Impossible versus difficult: Canada’s way forward in Syria and Iraq
It won’t be Kandahar II, but there are practical and legal reasons why Iraq makes for an easier military choice than Syria. By Steve Saideman
Paterson Chair in International Affairs, Norman Paterson School of International Affairs
I wrote last week that the “Russian front” was far easier than the Mideast for the U.S. and its allies because it did not involve state/nation-building/counter-insurgency. All the U.S. and NATO has to do is credibly commit to those inside the alliance and hold the line against Russia. Not easy but easier than building stable political systems in the Mideast.
Well, next week, Prime Minister Stephen Harper is going to announce Canada’s next steps in the region and the “Syria” word has been mentioned. So, I thought I would take a moment to ponder the differences between Iraq and Syria. And the first thought is …. Iraq is easier.
When people talk of endgames, strategies, and exits, there actually is a real set of answers for Iraq and damn near none for Syria. There is a recognized, semi-viable government in Iraq. Unfortunately, it has been led by Shiites who have been using their positions to make up for the years of repression and oppression by Saddam Hussein’s Sunni-dominated government. Oh, and their religious identity makes Iran their most appealing ally. Good times. Still, this basic reality that there is something there in Baghdad means that there are ways out for the U.S. and its allies. Not easy at all but the potential way out of the quagmire: strengthening the military and police of Iraq so that they can provide security AND the hard part — somehow the government becomes more interested in not harming the Sunnis who are not part of ISIS or any other insurgency.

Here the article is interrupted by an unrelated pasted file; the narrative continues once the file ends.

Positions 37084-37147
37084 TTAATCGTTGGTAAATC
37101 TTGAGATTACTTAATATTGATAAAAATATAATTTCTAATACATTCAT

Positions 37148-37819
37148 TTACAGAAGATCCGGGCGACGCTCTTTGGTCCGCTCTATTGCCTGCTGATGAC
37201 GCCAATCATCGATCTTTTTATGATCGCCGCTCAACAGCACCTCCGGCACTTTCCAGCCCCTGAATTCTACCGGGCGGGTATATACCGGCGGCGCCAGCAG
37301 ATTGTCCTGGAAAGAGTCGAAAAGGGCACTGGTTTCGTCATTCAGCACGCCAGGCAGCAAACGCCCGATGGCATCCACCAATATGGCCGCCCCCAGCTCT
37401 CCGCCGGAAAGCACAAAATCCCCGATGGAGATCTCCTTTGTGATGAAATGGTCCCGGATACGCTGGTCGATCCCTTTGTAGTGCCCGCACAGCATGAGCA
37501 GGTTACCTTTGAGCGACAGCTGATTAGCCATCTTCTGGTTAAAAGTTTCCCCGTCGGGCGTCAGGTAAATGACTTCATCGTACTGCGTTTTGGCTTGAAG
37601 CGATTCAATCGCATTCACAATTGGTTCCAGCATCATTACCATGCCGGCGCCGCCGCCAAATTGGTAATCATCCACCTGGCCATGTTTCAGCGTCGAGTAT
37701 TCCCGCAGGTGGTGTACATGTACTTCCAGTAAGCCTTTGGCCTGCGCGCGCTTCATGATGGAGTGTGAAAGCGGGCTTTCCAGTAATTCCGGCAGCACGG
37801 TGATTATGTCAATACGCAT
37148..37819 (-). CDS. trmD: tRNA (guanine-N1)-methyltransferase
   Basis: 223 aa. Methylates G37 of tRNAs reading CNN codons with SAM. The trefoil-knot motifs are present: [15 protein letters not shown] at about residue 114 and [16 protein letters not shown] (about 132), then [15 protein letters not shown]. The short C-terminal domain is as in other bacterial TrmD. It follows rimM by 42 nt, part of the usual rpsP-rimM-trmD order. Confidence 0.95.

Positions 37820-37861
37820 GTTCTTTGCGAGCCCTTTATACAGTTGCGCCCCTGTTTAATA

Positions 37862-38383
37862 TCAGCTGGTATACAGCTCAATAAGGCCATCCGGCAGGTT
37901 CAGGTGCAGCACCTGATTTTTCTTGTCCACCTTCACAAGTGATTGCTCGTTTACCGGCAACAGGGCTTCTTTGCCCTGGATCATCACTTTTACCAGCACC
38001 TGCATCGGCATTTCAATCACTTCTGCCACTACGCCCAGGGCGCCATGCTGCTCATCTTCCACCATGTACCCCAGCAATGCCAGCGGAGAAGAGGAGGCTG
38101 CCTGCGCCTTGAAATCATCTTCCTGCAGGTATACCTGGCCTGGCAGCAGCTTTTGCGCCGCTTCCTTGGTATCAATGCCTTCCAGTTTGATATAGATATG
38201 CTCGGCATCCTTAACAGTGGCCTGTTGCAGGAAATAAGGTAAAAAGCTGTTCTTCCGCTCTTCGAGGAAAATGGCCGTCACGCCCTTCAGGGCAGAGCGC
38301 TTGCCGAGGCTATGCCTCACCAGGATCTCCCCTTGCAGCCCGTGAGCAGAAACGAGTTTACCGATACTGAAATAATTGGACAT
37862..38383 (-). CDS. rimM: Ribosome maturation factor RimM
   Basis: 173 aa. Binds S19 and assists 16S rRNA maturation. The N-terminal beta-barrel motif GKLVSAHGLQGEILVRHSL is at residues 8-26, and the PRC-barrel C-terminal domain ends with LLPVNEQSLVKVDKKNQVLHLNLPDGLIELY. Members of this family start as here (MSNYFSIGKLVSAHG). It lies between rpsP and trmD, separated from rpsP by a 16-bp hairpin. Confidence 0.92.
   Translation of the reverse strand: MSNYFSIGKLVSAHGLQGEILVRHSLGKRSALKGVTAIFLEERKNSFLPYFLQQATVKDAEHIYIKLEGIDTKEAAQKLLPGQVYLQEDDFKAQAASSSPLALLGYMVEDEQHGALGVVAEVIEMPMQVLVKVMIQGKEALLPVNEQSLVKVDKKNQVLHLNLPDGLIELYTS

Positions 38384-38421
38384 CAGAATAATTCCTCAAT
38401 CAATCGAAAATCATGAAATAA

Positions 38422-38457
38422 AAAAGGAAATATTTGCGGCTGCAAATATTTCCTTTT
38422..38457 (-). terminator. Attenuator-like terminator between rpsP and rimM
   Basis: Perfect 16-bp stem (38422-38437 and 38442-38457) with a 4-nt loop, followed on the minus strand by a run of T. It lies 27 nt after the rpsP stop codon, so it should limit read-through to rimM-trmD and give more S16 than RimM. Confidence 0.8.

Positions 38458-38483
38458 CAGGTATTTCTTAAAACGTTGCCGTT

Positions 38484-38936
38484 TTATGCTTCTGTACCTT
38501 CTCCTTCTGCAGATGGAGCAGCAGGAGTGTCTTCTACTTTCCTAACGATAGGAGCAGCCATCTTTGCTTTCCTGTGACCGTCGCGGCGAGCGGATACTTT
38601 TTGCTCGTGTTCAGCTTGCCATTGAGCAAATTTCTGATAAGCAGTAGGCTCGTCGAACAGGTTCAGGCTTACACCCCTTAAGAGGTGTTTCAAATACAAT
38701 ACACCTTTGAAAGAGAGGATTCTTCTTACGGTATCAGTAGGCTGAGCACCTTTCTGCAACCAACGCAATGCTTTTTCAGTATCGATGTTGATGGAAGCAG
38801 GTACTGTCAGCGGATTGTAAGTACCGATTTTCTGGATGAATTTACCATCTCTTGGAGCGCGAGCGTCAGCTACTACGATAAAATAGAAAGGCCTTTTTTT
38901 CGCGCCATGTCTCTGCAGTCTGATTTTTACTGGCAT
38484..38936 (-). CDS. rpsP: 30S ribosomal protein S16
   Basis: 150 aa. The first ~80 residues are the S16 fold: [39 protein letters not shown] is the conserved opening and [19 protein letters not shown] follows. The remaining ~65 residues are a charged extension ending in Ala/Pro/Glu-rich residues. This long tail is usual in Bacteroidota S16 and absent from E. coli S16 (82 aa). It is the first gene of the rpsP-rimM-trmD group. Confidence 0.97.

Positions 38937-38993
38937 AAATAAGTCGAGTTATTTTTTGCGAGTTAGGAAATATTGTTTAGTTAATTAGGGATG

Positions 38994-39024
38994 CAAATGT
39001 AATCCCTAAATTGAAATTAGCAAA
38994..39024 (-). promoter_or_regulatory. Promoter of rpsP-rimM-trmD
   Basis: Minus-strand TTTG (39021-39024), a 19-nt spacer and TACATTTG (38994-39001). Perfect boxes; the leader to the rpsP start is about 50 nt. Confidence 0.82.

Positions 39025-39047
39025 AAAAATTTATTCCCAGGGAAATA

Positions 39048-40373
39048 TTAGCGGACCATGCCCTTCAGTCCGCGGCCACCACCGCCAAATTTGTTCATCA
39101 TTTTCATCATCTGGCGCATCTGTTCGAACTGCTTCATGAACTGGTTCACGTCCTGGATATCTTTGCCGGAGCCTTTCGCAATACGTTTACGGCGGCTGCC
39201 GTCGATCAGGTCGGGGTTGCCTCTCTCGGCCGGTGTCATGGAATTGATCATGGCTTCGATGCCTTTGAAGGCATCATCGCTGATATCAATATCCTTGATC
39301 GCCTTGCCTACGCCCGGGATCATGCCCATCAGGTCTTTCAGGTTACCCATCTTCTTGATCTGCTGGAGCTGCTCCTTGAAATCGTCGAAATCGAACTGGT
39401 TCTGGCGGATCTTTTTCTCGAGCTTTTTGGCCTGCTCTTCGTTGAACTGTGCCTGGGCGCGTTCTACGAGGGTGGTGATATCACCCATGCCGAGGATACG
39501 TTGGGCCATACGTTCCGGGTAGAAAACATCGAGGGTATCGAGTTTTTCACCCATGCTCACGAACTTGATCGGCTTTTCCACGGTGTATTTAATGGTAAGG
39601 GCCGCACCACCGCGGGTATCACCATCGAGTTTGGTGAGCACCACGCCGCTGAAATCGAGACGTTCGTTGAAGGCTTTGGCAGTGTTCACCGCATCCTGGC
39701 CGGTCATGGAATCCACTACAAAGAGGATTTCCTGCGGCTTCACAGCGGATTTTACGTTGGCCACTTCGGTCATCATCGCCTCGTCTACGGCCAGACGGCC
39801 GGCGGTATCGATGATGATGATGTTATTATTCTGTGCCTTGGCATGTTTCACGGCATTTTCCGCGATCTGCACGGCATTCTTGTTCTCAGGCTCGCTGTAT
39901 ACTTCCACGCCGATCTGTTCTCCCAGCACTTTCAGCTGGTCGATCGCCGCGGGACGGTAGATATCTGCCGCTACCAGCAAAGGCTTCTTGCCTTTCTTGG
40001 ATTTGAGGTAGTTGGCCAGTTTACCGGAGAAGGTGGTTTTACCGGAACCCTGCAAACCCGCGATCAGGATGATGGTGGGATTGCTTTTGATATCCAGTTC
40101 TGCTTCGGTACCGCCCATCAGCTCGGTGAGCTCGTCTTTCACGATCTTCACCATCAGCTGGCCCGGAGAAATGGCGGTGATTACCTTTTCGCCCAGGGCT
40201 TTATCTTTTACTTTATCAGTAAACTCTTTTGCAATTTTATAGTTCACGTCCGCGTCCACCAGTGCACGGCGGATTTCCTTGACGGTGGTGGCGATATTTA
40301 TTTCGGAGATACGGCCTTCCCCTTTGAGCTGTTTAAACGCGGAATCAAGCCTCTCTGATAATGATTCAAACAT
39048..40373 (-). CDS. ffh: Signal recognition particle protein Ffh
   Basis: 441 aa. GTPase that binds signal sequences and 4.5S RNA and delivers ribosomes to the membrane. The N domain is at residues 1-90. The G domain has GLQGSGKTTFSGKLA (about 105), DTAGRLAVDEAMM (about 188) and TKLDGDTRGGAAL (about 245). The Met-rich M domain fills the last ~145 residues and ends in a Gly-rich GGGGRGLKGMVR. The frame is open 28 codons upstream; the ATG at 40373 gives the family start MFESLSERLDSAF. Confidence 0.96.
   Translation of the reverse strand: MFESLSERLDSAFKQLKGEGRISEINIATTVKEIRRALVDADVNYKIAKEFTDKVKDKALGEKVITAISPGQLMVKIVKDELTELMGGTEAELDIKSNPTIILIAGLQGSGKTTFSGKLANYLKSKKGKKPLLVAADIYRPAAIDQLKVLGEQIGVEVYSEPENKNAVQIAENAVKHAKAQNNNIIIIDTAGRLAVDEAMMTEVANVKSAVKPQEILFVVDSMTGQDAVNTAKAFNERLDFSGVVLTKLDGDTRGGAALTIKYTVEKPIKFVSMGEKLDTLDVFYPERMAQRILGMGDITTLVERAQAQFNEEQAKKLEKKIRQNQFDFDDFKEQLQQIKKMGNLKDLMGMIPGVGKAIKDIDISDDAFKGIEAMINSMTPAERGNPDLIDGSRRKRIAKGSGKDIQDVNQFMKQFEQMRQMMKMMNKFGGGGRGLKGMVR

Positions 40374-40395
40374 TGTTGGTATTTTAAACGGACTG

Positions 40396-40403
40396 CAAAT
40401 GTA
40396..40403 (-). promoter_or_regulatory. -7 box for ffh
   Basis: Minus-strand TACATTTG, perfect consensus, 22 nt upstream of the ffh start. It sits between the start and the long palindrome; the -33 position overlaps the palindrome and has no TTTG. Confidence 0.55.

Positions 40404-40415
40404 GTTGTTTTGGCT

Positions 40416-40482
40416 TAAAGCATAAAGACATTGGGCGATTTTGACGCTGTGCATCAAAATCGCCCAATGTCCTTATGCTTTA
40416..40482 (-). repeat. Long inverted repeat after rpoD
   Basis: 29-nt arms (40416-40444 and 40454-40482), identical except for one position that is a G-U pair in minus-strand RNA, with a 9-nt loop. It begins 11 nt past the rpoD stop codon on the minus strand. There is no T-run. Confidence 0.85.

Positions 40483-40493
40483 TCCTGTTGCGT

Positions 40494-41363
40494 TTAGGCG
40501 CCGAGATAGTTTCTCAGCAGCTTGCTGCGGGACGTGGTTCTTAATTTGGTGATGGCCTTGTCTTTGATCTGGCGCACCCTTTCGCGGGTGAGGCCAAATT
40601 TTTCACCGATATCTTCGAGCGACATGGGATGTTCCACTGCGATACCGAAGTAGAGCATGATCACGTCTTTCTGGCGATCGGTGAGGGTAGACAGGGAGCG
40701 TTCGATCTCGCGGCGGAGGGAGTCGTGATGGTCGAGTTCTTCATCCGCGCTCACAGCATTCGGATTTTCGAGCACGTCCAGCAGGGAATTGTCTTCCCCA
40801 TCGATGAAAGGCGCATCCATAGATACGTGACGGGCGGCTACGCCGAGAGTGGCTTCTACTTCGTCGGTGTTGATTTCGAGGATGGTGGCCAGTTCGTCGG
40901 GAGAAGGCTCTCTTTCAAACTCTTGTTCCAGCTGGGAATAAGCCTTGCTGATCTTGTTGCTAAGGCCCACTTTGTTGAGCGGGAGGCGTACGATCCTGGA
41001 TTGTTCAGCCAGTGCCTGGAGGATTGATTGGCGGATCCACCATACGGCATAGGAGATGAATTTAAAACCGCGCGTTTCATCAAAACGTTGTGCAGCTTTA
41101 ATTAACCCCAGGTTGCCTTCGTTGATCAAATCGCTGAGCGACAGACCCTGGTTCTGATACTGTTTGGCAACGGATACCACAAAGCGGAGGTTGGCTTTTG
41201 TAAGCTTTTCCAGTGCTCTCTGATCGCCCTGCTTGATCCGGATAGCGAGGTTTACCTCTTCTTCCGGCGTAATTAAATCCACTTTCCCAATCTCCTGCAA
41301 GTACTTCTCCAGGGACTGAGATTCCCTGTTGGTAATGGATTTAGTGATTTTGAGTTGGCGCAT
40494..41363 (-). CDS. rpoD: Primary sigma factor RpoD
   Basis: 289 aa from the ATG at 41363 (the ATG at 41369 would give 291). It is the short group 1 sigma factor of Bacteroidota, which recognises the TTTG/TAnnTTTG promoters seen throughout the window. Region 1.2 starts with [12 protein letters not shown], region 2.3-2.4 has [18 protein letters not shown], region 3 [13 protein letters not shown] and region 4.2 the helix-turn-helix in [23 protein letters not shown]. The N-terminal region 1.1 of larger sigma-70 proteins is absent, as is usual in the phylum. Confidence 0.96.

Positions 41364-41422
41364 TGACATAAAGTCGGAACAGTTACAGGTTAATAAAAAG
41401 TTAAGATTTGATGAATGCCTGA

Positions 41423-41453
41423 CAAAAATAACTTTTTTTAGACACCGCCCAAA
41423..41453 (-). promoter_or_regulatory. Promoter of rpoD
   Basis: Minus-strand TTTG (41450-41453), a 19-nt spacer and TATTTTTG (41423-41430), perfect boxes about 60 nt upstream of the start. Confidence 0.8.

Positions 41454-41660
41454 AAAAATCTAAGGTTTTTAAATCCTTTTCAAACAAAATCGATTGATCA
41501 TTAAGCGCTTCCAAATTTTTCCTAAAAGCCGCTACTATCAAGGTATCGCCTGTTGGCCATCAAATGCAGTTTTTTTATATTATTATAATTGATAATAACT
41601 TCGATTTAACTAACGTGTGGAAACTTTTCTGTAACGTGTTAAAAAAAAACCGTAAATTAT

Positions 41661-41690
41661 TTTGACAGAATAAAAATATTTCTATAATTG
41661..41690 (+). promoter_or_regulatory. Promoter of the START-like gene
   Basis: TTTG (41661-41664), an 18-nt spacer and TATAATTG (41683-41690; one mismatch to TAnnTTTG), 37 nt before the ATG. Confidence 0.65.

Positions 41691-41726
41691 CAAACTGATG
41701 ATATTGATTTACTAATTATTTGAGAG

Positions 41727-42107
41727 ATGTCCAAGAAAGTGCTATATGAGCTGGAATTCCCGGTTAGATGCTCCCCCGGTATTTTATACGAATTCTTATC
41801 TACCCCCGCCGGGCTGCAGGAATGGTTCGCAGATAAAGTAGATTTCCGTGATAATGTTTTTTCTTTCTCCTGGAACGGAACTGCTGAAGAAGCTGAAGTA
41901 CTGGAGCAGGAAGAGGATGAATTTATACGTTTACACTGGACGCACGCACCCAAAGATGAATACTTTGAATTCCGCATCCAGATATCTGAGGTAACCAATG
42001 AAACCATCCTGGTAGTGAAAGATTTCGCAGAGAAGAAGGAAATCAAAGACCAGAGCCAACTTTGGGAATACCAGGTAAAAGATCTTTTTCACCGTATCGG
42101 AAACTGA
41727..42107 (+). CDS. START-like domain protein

Sure, that is not easy but compare it to Syria. What is the way out of Syria? Um… Yeah. There is no viable opposition that is not ISIS, AND the government is just impossibly illegitimate. What does victory look like in Syria? Damned if I know. I have no clue about how to get from here to there. The key point here is that Syria is just very, very complex. Hitting ISIS helps Assad, which is something most folks do not want to do. Hitting Assad helps ISIS. Oy. Helping the other opponents of Assad has helped ISIS since these folks tend to lose and then give up their stuff to ISIS.
The other difference for Canada’s big decision next week is that Iraq is legal —government welcomed all of us in, and intervening in Syria is not so much. No UN resolution, no NATO consensus, no government asking for help. Not sure this matters that much to Harper, but it matters to the Canadian public to a degree. Would Syria be a bridge too far? Probably not as long as the casualties stayed where they are now (one killed, three wounded).
I cannot guess what Harper will announce in a few days, although I have little doubt that Canadian Forces, in a non-conventional form, will be sticking around for a while longer in the Mideast — bombing in Iraq, SOF training in Iraq at the very least.
Doing more? Maybe, but I would still bet against conventional forces doing counterinsurgency stuff. No Kandahar II for this government.
This post first appeared on Steve Saideman’s personal website.